1895 Wall Street

Wall Street, New York, 1895. The Old Trinity Church is in the center. Postcard in the collection of Mary A.

Wall Street in Lower Manhattan, New York City, was the first permanent home of the New York Stock Exchange. The street runs through the historical center of the Financial District.

The street name was derived from the 17th century when Wall Street formed the northern boundary of the New Amsterdam settlement. Later a stronger stockade was constructed. In 1685 surveyors laid out Wall Street along the lines of the original stockade. The British colonial government dismantled the wall in 1699.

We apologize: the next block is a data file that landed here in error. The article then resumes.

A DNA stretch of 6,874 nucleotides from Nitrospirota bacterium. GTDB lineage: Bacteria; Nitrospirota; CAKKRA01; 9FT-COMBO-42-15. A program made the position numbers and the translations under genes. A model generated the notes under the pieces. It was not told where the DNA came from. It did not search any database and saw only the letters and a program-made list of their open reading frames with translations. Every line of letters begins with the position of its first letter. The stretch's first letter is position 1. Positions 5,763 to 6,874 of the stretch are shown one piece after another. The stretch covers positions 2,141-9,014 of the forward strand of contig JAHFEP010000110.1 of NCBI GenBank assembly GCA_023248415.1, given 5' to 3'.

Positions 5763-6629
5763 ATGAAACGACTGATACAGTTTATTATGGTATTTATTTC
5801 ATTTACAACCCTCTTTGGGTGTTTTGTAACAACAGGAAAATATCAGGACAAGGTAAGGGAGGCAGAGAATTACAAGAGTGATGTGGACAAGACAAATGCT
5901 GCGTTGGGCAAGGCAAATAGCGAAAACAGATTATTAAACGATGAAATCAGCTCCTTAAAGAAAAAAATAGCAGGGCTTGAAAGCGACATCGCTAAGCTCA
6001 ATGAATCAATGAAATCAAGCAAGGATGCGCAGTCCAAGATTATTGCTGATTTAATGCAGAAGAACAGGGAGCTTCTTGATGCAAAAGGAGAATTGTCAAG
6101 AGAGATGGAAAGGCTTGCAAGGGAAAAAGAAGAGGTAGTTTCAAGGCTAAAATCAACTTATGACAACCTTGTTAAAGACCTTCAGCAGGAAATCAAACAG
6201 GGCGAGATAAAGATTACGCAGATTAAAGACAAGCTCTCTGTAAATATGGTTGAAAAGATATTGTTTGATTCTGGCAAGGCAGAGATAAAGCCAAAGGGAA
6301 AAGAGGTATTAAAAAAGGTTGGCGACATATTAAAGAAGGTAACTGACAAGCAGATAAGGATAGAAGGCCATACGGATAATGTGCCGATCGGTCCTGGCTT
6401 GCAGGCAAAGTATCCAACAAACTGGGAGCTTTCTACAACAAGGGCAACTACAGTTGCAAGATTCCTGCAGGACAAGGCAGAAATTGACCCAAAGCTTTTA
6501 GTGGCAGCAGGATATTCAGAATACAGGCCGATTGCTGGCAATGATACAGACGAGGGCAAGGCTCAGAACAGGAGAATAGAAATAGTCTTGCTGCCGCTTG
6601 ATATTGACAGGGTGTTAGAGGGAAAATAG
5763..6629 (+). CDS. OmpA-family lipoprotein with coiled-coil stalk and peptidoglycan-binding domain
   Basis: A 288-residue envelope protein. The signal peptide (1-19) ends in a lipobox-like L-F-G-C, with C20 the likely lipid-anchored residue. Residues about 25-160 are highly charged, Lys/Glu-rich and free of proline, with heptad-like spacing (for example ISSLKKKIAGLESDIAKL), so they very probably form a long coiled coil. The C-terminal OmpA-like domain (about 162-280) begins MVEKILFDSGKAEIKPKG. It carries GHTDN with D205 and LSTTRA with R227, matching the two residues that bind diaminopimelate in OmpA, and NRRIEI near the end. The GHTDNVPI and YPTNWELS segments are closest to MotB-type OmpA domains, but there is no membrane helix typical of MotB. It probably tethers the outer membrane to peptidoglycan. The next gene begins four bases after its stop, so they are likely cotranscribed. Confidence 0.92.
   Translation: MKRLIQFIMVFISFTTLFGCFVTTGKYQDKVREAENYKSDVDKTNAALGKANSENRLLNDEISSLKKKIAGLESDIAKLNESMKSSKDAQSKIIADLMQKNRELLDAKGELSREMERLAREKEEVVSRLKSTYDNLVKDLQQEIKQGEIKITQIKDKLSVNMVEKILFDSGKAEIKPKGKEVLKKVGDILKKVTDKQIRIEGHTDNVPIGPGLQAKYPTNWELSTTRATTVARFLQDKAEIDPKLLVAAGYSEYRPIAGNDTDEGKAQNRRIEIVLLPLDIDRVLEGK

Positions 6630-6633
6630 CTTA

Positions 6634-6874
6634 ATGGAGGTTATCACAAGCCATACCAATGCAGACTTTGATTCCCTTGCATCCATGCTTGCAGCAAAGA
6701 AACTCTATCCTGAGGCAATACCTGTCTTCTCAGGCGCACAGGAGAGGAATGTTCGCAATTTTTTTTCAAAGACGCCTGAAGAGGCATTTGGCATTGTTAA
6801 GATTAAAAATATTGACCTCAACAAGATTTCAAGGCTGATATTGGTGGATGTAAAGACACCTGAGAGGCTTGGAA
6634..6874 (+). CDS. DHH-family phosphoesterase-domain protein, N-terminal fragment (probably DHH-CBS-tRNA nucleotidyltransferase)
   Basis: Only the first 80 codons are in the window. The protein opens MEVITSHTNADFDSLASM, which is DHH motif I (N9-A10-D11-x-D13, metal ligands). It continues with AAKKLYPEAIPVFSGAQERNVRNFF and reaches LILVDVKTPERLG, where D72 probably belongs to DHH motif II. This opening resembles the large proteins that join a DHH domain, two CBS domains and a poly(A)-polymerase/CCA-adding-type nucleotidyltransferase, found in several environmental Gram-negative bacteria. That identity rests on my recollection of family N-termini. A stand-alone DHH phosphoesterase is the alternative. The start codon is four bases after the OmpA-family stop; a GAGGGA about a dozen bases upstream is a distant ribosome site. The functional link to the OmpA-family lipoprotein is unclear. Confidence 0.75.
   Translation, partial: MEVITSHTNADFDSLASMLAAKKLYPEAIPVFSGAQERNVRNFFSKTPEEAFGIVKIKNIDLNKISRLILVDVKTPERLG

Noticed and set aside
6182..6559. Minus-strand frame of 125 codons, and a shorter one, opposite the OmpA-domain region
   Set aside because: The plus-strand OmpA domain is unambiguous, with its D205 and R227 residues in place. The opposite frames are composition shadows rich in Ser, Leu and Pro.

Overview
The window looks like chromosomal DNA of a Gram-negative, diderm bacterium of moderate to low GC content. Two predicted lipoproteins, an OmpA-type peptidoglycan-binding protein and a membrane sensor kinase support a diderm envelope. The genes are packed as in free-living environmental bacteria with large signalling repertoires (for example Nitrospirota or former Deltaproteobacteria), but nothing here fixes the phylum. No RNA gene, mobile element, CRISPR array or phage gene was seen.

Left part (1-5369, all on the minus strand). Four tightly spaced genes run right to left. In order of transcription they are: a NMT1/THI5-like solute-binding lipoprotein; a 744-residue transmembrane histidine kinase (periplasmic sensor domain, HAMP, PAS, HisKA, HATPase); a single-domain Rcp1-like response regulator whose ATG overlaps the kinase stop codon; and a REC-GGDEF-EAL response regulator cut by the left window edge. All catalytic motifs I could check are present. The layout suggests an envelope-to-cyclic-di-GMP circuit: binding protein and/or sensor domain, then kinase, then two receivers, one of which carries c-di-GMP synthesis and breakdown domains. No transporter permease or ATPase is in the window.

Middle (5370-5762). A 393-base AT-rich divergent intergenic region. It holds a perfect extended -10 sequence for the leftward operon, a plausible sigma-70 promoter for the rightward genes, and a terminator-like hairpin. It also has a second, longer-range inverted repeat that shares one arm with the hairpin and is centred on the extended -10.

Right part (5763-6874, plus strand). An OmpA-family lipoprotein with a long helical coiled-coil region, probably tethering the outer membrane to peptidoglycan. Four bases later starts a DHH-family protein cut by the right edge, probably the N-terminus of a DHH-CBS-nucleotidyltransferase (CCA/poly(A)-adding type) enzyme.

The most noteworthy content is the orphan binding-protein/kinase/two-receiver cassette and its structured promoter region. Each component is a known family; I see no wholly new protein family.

In the late 18th century, there was a buttonwood tree at the foot of Wall Street under which traders and speculators gathered to trade informally. The traders formalized their association with the Buttonwood Agreement, in 1792. This was the origin of the New York Stock Exchange.

George Washington took the oath of office on the balcony of Federal Hall overlooking Wall Street on April 30, 1789. This was also the location of the passing of the Bill of Rights.

In 1889, the original stock report, Customers’ Afternoon Letter, became The Wall Street Journal.—wikipedia.org.

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